Children and Youth with Special Health Needs (CYSHN)
- Birth Defects Monitoring and Analysis
- Early Hearing Detection and Intervention
- Follow Along Program (FAP)
- Longitudinal Follow-up for Newborn Screening Conditions
Information and Resources for:
About the Children and Youth with Special Health Needs Section
Our vision is to improve population health through building the capacity of all systems that serve families of children and youth with special health needs.
CYSHN programs provide state-level leadership and partner with families and other stakeholders to achieve our vision with emphasis on Quality Improvement in the following areas:
- Family-Centered Care
- Cultural Responsiveness
- Best practices
- Proactive and preventive investment
- Data-driven decision-making
Who Do We Serve?
One in every five Minnesota families with children has at least one child with a special health need. Estimates of children with special health needs in Minnesota range from 160,000 to 200,000.
Children and youth with special health needs are those who have, or who are at increased risk for, a chronic physical, developmental, behavioral, or emotional condition. They also require health and related services of a type or amount beyond that generally required.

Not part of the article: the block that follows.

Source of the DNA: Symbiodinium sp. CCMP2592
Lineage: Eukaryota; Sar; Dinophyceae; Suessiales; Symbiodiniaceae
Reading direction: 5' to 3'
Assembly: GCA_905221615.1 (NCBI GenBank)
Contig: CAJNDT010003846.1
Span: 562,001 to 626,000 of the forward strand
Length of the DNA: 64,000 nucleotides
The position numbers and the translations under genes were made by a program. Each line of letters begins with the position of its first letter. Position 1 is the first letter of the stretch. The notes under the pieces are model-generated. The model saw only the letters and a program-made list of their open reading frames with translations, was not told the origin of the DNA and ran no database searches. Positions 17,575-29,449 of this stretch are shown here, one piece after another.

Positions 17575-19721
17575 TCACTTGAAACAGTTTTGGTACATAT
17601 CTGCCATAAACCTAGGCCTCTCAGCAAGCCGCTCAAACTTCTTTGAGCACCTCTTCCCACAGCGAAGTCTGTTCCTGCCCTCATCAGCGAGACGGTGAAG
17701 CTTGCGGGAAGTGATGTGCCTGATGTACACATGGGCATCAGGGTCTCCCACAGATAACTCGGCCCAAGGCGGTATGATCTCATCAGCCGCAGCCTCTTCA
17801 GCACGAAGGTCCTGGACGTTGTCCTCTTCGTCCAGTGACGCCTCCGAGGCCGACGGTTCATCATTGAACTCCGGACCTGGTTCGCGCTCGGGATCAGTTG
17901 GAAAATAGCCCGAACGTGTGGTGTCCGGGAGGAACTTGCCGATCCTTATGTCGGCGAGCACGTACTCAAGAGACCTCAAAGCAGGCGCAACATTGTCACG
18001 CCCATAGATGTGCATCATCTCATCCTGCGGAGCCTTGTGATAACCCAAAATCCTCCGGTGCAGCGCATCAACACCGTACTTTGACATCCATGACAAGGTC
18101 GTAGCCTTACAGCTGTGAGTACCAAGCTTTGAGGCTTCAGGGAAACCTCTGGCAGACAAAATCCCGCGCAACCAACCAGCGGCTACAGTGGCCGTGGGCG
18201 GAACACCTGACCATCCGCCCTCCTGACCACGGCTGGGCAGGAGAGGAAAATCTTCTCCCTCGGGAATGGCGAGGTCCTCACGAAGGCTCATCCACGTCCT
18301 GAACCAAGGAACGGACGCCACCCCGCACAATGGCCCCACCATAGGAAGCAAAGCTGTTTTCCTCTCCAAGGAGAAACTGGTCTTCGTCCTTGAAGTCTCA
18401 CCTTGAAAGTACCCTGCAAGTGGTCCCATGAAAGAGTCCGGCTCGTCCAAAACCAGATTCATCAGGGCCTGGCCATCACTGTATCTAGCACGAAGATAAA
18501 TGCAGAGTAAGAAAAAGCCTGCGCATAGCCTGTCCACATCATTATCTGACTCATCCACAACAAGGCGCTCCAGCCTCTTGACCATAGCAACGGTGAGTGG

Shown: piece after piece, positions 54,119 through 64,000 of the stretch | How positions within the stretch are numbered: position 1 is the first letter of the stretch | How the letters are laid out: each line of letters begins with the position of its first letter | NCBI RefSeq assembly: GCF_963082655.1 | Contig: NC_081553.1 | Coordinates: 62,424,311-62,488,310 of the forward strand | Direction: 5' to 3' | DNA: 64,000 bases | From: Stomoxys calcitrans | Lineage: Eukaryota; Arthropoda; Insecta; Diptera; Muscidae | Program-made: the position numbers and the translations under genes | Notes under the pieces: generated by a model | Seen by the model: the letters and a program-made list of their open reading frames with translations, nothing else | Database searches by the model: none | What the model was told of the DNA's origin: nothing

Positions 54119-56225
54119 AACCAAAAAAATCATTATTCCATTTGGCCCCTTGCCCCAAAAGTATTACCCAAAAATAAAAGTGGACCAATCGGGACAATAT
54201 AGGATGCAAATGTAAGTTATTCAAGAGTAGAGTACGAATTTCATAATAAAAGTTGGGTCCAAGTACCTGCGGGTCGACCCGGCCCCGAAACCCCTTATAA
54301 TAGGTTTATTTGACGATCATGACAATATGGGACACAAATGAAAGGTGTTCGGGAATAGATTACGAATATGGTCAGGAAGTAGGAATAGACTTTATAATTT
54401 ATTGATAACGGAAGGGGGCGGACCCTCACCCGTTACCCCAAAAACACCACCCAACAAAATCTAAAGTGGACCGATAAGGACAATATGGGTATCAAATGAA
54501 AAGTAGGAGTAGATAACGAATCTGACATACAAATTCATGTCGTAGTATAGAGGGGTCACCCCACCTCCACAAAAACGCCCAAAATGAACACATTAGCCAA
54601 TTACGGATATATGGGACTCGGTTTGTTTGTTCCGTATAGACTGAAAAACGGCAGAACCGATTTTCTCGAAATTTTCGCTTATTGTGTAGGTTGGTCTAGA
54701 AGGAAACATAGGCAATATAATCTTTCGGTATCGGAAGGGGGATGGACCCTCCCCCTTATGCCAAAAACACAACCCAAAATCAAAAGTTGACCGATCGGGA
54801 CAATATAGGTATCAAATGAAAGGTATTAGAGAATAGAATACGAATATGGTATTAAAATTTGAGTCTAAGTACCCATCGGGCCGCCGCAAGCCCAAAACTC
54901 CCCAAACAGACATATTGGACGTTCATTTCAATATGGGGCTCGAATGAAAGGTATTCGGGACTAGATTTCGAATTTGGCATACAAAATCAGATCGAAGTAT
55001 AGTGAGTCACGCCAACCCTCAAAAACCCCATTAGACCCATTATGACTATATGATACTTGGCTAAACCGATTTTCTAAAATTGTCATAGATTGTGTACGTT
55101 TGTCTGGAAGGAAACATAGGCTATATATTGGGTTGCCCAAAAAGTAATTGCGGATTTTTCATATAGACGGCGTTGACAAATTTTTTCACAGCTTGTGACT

We recognize that all children and youth with special health needs, regardless of their condition, require a well-functioning, community-based system of resources to reach their full potential.
In order to enhance positive outcomes for children and youth with special health needs and their families, CYSHN activities in Minnesota include:
- Education: Providing health and related information about specialized services to families of children with or at risk for chronic illnesses and disabilities; and identifying and promoting evidence-based interventions for children and youth with special health needs.
- Follow-Up: Assuring linkage of families with resources and services whose infants have been diagnosed with metabolic or endocrine conditions, infants with confirmed hearing loss, and infants identified with a birth defect.
- Community Partnerships: Technical assistance, specialized consultation, and support for primary care providers, specialty care providers, local public health nurses, and other community agencies who provide services to children and youth with special health needs.
- Public Policy: Engage in the development, coordination, and support of state and local systems for children with special health needs. These systems include Minnesota's Interagency Early Intervention System (Part C) and Minnesota's System of Interagency Coordination (MNSIC). Serve in an advisory capacity to policy-making bodies to assure the interests of children with special health needs are considered.
- Surveillance: Monitor and analyze data of selected populations to identify trends, adequacy and availability of services, and underlying causes of birth defects and conditions identified through newborn screening; monitor the effectiveness of interventions and document health outcomes of children identified with a newborn screening condition or birth defect.